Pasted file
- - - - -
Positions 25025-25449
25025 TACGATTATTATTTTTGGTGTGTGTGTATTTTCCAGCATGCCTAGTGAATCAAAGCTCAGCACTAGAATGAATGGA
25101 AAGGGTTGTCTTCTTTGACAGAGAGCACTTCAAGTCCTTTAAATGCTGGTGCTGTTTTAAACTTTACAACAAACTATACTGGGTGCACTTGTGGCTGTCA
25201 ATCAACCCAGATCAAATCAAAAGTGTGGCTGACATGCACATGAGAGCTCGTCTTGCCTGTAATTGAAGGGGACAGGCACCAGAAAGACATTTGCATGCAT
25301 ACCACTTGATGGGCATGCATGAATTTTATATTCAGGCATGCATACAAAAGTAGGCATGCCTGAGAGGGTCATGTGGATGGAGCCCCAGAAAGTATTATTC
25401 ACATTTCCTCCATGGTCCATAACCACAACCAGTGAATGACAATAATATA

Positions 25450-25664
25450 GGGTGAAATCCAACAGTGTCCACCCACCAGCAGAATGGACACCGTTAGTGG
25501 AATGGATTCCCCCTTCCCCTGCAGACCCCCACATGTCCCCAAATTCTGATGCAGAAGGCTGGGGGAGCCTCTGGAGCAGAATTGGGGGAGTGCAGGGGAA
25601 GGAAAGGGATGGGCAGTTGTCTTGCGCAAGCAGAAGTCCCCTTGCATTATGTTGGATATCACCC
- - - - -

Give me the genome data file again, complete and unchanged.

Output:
Positions 25025-25449
25025 TACGATTATTATTTTTGGTGTGTGTGTATTTTCCAGCATGCCTAGTGAATCAAAGCTCAGCACTAGAATGAATGGA
25101 AAGGGTTGTCTTCTTTGACAGAGAGCACTTCAAGTCCTTTAAATGCTGGTGCTGTTTTAAACTTTACAACAAACTATACTGGGTGCACTTGTGGCTGTCA
25201 ATCAACCCAGATCAAATCAAAAGTGTGGCTGACATGCACATGAGAGCTCGTCTTGCCTGTAATTGAAGGGGACAGGCACCAGAAAGACATTTGCATGCAT
25301 ACCACTTGATGGGCATGCATGAATTTTATATTCAGGCATGCATACAAAAGTAGGCATGCCTGAGAGGGTCATGTGGATGGAGCCCCAGAAAGTATTATTC
25401 ACATTTCCTCCATGGTCCATAACCACAACCAGTGAATGACAATAATATA

Positions 25450-25664
25450 GGGTGAAATCCAACAGTGTCCACCCACCAGCAGAATGGACACCGTTAGTGG
25501 AATGGATTCCCCCTTCCCCTGCAGACCCCCACATGTCCCCAAATTCTGATGCAGAAGGCTGGGGGAGCCTCTGGAGCAGAATTGGGGGAGTGCAGGGGAA
25601 GGAAAGGGATGGGCAGTTGTCTTGCGCAAGCAGAAGTCCCCTTGCATTATGTTGGATATCACCC